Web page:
Current Affairs – 7 August 2021

Current Affairs (7th August 2021)

Pahchan initiative


  • A total of 26.79 lakh artisans have been registered so far under the Pahchan initiative. 


  • The office of Development Commissioner (Handicrafts) implements various schemes for welfare development of artisans through “National Handicraft Development Programme (NHDP)” and Comprehensive Handicrafts Cluster Development Scheme (CHCDS) to emphasize integrated approach for development of handicraft in a holistic manner and provide sustainable livelihood opportunities to the artisans.
  • These two schemes have the following components:
    • Baseline Survey & Mobilization of Artisans under Ambedkar Hastshilp Vikas Yojana: The Scheme aims to promote Indian handicrafts by developing artisans’ clusters into professionally managed and self-reliant community enterprises on the principles of effective member participation and mutual cooperation.
    • Design & Technology upgradation (DTU): The Scheme aims to upgrade artisan’s skills through development of innovative designs and prototypes products for overseas market, revival of endangered crafts and preservation of heritage etc.
    • Human Resource Development (HRD): The Scheme has been formulated to provide qualified and trained workforce to the handicraft sector.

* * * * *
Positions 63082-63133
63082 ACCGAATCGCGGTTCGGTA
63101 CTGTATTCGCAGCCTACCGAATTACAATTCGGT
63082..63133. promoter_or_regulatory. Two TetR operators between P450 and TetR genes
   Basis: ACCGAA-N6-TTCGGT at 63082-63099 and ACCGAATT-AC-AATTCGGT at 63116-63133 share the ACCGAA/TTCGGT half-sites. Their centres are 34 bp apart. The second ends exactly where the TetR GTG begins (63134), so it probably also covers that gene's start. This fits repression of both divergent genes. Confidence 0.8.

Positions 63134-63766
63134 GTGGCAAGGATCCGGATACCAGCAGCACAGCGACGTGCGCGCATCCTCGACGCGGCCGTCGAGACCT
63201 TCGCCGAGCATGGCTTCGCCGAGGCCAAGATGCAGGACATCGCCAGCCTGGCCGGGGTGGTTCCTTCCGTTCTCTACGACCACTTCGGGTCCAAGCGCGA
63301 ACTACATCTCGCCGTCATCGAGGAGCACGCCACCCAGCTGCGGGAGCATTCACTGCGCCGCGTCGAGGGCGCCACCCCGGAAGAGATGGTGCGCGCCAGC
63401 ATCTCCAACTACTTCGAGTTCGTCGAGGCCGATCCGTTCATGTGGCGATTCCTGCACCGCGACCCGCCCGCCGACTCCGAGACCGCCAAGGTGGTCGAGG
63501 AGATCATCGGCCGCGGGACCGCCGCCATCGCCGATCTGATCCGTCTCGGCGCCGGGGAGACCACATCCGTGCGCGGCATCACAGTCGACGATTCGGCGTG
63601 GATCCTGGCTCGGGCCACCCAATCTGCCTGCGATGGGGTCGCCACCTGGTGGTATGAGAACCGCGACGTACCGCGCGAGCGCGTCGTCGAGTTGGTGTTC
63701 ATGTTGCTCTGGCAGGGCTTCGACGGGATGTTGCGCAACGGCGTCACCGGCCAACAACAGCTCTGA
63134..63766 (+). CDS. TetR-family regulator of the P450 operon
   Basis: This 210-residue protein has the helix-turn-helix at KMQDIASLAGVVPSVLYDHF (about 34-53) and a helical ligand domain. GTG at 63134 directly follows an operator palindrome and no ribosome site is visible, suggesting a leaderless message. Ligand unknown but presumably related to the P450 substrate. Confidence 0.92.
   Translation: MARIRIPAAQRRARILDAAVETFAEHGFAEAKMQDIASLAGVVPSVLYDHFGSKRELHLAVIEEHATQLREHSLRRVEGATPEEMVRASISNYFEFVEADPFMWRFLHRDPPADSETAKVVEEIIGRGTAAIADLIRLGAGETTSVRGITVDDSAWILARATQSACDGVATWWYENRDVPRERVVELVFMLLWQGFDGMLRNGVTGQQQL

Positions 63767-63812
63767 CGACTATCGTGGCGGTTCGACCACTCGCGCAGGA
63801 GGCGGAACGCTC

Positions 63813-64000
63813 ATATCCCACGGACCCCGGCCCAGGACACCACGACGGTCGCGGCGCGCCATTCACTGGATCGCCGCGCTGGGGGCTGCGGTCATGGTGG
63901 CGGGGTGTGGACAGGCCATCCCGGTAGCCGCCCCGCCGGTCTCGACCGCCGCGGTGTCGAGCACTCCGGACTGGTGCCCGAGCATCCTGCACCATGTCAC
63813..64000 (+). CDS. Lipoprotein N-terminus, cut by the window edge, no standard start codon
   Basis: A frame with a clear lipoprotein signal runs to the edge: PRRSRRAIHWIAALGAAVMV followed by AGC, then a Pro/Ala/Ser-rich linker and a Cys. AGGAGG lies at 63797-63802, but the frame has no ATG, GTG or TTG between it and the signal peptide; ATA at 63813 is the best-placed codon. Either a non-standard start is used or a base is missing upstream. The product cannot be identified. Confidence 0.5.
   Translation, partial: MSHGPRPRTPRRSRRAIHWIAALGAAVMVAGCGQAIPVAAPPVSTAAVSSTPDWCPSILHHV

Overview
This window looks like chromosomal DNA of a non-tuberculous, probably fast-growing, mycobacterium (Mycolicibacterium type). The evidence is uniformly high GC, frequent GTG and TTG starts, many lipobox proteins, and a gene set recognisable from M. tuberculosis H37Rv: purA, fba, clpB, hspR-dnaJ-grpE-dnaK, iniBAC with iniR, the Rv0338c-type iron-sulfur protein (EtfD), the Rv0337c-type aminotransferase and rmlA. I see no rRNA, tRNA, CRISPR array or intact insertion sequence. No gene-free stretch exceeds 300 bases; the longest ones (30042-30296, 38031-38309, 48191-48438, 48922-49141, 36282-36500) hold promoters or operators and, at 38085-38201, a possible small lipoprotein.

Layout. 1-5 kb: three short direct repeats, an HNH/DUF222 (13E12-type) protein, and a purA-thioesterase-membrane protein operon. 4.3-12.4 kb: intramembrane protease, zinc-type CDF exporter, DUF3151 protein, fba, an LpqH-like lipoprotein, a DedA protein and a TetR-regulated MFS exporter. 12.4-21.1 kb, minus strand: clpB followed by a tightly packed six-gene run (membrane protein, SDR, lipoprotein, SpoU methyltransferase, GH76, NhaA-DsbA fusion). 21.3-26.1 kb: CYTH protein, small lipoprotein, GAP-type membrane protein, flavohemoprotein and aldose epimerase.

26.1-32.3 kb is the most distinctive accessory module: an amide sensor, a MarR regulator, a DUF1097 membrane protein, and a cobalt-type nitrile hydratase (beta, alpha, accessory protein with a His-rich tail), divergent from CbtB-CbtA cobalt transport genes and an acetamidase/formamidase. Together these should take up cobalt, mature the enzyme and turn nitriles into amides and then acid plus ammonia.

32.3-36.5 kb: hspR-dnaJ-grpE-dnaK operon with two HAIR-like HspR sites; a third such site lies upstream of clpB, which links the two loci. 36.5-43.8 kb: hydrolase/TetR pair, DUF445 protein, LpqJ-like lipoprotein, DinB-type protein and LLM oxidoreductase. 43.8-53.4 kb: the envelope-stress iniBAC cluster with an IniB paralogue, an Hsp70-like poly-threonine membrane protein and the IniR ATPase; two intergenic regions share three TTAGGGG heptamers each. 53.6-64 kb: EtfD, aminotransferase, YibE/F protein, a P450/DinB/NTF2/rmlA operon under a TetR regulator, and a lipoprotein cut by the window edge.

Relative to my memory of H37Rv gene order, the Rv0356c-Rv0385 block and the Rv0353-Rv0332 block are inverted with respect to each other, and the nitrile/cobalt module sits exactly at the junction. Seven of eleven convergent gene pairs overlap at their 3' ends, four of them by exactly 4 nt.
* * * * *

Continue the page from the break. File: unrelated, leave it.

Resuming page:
• Direct Benefit to Artisans (DBA): The Scheme envisages welfare measures like Health and Life insurance, recognition, extending credit facilities, supply of modern tools and equipment to the artisans etc.
    • Infrastructure and Technology Support (ITS): The Scheme aims to develop world class infrastructure in the country to support handicraft production, and enhance the product quality and cost to enable it to compete in the global market.
    • Research and Development (R&D):  The Scheme was introduced to conduct surveys and studies of important crafts and make in-depth analysis of specific aspects and problems of Handicrafts in order to generate useful inputs to aid policy planning and fine tune the ongoing initiatives.
    • Marketing Support & Services (MSS):  The Scheme was introduced to promote and provide financial assistance to artisans to participate in domestic and international craft exhibitions/seminars in metropolitan cities/state capitals / places of tourist or commercial interest/other places.




  • The VOC Port Trust has become the first major port in the country to deploy e-cars.


  • It has inducted three Tata Xpres-T electric vehicles in the first phase.
  • These cars have been supplied by Energy Efficiency Services Limited (EESL), a Joint venture of Public Sector Undertaking (PSU), under Ministry of Power,on wet lease basis, for a period of 6 years.